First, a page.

Realising the crucial role of power markets in achieving the energy transition, the government aims to increase the share of power exchanges from the current 7.5 per cent to 25 per cent by financial year 2024. Spot markets, including the day-ahead market (DAM), the green market, the real-time market (RTM) and market-based ancillary services, will serve as enablers of the large-scale rene­wable energy capacity addition, while reducing the cost of integration. Globa­lly, power exchanges have helped reduce the cost of renewable integration, and provide efficient price signals for newer capacity addition. Further, power mar­ke­ts are key in managing the inter­mi­tten­cies of renewables, as they enable ef­fi­­cient integration with conventional power as well as the most efficient mat­ching of demand and supply.

Rise of green markets in India

The exchange-led electricity and renewable energy market provides a diverse spectrum of market-based products and contracts, including the RTM, the green term-ahead market, and the green DAM. A pan-Indian exchange-based green ma­rket is facilitating obligated entities such as discoms, open access consu­me­rs and captive power plants in fulfilling their RPOs at competitive prices.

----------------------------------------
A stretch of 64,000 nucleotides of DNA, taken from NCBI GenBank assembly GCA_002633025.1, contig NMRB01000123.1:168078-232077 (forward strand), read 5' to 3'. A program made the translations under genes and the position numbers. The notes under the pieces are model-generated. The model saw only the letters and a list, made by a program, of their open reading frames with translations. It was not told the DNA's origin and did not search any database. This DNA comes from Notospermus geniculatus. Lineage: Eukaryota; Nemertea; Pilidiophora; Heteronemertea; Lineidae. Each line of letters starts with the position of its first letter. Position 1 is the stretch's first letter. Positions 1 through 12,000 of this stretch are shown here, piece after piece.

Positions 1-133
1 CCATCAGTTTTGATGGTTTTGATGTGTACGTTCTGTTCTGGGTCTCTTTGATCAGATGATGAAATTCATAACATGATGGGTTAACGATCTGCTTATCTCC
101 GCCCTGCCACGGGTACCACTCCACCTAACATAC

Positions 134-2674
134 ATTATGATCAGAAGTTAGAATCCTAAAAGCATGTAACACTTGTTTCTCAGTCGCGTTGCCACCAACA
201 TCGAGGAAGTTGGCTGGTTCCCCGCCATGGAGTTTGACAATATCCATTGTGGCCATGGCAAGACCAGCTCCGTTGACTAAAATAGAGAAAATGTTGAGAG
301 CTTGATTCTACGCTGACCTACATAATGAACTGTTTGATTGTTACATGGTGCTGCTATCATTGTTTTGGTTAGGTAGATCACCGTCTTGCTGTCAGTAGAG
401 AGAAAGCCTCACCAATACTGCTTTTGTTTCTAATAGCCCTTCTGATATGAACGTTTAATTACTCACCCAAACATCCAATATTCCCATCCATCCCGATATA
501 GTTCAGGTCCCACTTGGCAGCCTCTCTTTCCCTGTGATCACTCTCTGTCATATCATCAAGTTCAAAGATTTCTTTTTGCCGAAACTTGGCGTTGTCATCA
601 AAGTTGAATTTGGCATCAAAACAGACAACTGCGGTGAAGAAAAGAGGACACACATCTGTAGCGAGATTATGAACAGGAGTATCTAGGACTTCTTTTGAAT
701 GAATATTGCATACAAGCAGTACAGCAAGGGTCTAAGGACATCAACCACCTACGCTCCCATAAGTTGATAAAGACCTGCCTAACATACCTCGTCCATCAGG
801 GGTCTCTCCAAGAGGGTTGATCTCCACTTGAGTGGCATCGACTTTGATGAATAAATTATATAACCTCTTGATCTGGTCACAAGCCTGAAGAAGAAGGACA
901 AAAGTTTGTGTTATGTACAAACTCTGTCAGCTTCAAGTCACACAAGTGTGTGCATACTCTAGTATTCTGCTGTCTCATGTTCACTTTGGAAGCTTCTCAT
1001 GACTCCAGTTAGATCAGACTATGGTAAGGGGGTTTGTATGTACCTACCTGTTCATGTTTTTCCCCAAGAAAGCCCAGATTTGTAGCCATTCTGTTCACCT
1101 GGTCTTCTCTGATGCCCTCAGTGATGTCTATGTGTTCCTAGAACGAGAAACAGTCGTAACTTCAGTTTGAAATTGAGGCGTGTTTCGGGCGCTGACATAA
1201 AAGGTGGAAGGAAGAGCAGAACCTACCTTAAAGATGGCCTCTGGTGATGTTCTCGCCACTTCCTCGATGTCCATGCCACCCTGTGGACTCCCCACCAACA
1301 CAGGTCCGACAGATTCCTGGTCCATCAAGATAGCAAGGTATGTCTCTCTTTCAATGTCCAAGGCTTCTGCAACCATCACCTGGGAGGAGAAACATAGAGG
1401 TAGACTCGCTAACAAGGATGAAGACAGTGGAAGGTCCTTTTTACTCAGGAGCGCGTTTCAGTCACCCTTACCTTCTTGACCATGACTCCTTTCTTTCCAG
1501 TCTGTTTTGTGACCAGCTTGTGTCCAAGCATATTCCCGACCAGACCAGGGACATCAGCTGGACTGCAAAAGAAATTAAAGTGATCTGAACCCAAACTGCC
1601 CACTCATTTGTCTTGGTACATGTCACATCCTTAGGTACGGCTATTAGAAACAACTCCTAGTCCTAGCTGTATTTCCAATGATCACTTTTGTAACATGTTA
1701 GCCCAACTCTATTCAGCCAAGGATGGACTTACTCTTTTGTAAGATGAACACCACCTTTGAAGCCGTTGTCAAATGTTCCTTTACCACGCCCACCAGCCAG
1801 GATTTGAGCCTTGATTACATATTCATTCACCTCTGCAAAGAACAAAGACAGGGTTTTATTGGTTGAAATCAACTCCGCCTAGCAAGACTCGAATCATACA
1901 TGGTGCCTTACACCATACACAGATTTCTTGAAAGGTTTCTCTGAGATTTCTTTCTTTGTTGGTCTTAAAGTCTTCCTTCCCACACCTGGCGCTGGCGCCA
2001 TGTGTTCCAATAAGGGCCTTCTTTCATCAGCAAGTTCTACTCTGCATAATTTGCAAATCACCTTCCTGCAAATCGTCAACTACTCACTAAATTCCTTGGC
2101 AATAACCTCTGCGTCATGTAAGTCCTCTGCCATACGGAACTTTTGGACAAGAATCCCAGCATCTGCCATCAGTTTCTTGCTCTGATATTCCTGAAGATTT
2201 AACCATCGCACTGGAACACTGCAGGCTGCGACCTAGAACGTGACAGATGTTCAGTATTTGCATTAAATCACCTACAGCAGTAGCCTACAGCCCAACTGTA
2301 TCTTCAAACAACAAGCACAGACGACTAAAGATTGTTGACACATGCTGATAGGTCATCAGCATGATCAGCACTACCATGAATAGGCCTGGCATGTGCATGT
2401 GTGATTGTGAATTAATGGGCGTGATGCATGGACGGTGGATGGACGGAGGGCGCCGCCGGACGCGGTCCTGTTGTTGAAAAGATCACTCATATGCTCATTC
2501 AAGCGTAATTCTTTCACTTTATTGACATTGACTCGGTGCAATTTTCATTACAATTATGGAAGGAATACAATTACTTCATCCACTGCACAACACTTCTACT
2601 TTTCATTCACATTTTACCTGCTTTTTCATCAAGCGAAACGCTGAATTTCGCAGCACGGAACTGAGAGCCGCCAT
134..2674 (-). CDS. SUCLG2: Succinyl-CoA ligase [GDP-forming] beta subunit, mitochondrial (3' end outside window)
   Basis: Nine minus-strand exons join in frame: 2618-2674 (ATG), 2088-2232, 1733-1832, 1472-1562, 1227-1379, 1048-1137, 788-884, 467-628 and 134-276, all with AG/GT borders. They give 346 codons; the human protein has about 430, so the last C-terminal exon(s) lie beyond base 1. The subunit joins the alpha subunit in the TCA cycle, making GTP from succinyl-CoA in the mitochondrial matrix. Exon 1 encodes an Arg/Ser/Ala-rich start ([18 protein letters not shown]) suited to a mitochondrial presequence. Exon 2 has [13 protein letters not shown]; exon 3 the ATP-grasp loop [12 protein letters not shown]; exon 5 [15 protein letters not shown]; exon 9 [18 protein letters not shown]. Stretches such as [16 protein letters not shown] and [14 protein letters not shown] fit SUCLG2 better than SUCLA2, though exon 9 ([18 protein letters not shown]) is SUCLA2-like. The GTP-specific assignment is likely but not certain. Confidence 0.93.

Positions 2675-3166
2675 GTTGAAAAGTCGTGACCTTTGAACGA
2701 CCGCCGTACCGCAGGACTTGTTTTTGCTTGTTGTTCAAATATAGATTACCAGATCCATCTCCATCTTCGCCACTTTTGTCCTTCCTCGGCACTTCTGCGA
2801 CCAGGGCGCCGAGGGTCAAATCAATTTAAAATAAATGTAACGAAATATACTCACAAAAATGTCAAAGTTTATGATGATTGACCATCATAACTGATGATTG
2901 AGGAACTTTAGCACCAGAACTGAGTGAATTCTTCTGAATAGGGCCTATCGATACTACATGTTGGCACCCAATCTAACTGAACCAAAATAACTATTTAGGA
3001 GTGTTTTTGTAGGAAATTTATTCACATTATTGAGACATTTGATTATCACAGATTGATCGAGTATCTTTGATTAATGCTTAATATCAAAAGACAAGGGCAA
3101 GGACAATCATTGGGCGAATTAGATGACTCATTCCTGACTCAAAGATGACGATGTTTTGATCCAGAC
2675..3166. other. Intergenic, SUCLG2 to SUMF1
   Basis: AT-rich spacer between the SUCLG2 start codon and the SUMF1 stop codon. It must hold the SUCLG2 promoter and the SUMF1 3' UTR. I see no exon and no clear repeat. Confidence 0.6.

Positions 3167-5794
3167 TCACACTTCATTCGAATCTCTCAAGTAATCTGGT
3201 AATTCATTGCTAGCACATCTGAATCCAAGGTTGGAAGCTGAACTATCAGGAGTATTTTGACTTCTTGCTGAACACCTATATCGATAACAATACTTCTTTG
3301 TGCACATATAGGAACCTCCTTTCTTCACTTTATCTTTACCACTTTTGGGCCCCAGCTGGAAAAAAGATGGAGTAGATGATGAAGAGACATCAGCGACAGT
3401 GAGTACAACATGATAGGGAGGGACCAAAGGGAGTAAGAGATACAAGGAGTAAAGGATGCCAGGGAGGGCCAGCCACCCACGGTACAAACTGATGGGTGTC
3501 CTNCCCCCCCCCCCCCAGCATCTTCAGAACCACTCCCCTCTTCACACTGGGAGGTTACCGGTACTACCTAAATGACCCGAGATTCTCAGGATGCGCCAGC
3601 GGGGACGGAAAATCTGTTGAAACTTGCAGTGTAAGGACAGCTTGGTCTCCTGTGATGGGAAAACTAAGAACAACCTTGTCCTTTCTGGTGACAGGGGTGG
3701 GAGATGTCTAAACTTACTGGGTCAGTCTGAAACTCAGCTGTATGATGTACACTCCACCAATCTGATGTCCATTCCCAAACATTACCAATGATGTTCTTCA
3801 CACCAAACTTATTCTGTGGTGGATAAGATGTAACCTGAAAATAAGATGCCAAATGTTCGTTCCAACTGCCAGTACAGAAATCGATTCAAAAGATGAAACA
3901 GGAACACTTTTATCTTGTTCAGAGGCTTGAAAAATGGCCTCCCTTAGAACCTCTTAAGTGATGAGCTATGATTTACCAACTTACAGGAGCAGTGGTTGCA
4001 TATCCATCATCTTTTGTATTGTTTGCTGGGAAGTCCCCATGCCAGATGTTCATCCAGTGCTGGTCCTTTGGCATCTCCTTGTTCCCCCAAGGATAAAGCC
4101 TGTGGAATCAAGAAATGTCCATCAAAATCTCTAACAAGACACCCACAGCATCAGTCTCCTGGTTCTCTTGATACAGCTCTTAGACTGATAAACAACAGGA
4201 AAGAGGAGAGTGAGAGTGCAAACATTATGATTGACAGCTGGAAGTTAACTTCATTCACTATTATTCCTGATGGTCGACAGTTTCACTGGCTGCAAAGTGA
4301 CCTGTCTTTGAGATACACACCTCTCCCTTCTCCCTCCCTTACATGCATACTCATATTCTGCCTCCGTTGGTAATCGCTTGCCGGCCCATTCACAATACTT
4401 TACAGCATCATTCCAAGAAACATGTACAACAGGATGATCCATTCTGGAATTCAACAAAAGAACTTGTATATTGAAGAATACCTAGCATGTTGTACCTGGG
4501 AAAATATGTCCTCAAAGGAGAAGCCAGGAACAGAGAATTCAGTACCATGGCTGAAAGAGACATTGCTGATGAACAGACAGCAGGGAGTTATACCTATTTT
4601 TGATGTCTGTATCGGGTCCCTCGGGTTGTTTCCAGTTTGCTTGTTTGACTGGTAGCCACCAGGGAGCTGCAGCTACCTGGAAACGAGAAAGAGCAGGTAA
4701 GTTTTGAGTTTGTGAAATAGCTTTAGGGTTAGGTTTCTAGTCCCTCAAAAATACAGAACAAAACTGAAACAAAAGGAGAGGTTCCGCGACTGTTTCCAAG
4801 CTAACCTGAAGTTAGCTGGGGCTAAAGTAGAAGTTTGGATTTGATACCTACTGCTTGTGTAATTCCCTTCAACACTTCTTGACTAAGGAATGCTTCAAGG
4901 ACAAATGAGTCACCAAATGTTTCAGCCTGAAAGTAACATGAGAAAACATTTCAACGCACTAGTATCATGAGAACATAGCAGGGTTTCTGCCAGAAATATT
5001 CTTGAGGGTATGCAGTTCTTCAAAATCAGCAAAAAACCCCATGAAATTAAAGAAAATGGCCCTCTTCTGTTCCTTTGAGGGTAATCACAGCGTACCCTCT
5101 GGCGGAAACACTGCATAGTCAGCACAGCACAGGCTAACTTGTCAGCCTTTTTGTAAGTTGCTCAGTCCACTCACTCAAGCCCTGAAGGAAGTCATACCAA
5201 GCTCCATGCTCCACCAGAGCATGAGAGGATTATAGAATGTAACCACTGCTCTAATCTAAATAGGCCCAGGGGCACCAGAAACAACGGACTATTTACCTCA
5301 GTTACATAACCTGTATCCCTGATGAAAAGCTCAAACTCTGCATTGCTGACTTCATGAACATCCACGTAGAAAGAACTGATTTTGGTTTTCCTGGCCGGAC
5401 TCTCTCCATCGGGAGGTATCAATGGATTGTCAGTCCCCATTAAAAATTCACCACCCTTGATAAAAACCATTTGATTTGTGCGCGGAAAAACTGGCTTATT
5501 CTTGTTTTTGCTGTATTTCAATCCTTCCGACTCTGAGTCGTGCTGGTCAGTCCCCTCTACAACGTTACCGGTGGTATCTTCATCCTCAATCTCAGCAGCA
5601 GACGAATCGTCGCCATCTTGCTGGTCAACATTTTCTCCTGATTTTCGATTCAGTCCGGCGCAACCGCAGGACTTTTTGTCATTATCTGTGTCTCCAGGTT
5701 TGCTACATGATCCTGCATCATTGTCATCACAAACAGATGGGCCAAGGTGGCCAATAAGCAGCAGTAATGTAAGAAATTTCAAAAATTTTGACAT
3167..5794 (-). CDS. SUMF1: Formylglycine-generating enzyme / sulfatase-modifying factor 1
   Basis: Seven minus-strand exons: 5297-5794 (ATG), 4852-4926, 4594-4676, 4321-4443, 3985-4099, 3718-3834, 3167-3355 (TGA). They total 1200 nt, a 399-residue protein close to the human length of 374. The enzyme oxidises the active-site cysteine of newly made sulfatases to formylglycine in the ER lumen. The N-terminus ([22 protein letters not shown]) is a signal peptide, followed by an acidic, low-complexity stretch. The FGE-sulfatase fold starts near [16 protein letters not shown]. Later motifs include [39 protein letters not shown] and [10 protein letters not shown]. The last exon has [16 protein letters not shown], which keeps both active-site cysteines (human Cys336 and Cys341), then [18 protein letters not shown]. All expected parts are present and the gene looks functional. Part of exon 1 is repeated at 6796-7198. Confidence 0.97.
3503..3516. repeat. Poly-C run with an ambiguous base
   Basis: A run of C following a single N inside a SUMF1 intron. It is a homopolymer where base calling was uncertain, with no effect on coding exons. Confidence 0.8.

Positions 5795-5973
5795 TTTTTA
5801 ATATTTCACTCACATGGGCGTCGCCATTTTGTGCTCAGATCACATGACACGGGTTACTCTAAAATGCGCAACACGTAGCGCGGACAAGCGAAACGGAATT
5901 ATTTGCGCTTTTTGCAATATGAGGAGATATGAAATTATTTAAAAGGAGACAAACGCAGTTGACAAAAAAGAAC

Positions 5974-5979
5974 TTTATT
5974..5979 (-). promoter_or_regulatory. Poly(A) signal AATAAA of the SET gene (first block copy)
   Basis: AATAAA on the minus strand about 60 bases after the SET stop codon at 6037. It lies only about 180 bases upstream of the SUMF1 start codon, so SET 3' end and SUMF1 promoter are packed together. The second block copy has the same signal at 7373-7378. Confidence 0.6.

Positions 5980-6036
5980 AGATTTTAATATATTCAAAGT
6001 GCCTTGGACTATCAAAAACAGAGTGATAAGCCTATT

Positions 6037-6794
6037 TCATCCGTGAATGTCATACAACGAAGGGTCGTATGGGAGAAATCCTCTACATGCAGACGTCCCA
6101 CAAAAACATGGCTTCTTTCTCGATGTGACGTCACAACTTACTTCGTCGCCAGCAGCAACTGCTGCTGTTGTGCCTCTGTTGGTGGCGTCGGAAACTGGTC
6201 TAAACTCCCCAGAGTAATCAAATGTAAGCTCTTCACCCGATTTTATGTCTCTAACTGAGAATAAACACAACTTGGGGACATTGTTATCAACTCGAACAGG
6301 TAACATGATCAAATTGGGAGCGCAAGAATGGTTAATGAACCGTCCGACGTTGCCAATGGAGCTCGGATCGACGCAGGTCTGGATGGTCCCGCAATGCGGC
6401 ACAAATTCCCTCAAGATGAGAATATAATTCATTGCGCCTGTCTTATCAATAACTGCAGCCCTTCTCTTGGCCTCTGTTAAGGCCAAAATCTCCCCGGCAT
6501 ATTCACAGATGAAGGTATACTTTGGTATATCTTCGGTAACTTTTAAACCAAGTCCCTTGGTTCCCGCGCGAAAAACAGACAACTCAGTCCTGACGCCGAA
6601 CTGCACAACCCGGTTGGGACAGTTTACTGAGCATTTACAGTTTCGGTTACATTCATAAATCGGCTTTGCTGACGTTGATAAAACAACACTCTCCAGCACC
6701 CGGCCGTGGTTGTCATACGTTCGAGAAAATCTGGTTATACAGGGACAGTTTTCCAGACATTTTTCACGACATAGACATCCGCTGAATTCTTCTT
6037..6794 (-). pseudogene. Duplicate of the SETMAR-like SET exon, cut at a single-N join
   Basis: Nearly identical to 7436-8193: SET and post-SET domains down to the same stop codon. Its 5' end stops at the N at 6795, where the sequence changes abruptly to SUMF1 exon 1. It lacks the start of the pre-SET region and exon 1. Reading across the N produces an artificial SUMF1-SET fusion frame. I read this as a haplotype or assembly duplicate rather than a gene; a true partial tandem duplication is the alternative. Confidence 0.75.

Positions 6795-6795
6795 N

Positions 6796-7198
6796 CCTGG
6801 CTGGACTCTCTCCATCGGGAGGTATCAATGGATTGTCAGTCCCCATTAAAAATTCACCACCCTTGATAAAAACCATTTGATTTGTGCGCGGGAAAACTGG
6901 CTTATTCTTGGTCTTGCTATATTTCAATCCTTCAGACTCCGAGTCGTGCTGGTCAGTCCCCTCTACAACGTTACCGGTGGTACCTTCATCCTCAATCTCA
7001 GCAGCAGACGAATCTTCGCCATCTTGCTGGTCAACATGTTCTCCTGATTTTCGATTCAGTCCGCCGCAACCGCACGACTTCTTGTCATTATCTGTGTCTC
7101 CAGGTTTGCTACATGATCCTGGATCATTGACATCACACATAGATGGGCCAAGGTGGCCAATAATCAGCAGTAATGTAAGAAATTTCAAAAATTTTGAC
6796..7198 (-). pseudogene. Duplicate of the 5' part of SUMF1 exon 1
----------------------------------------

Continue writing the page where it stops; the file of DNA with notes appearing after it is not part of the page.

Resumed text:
Last month, the Ministry of Power iss­ued an order for the waiver of interstate transmission system (ISTS) charges on the transmission of electricity generated from new hydropower projects. With this waiver already being available to solar and wind power projects, the im­p­lementation of these regulations will provide a boost for renewable energy.

To increase market liquidity in the segment, the government may look at pro­vi­ding dynamic interchangeability bet­­ween renewable energy certificates and green power.

A vibrant green market will encourage renewable-rich states to increase their capacities beyond RPOs, and sell the surplus power in the market. Further, renewable energy generators may be permitted to buy from the RTM segment to manage the variations in green energy production.

Implementation of general network access

As part of its continued efforts to im­p­rove energy access, GNA is being im­p­lemented, which allows eligible discoms and gencos to draw or inject power from specific points along the ISTS. This can enrich collective markets, alongside re­moving arbitrage and providing a foundation for merchant plants. The GNA Regulations will go a long way in streamlining network access and network usage charges.

Introduction of ancillary markets

The introduction of ancillary markets is much anticipated by the energy sector. The operation of these markets will go a long way in helping system operators ma­intain grid stability and will inculcate discipline across the value chain. India’s national grid operator, the NLDC, is expected to introduce the guidelines for participation, thus initiating trading in the ancillary markets.

Proliferation of carbon markets

Carbon markets have a crucial role to play in efficiently channelising climate fi­nance towards sustainable projects by sending market signals to investors and corporates. The International Emission Trading Association estimates that the potential cost reductions through market mechanisms will exceed $300 billion per year vis-à-vis the independent implementation of NDCs by countries.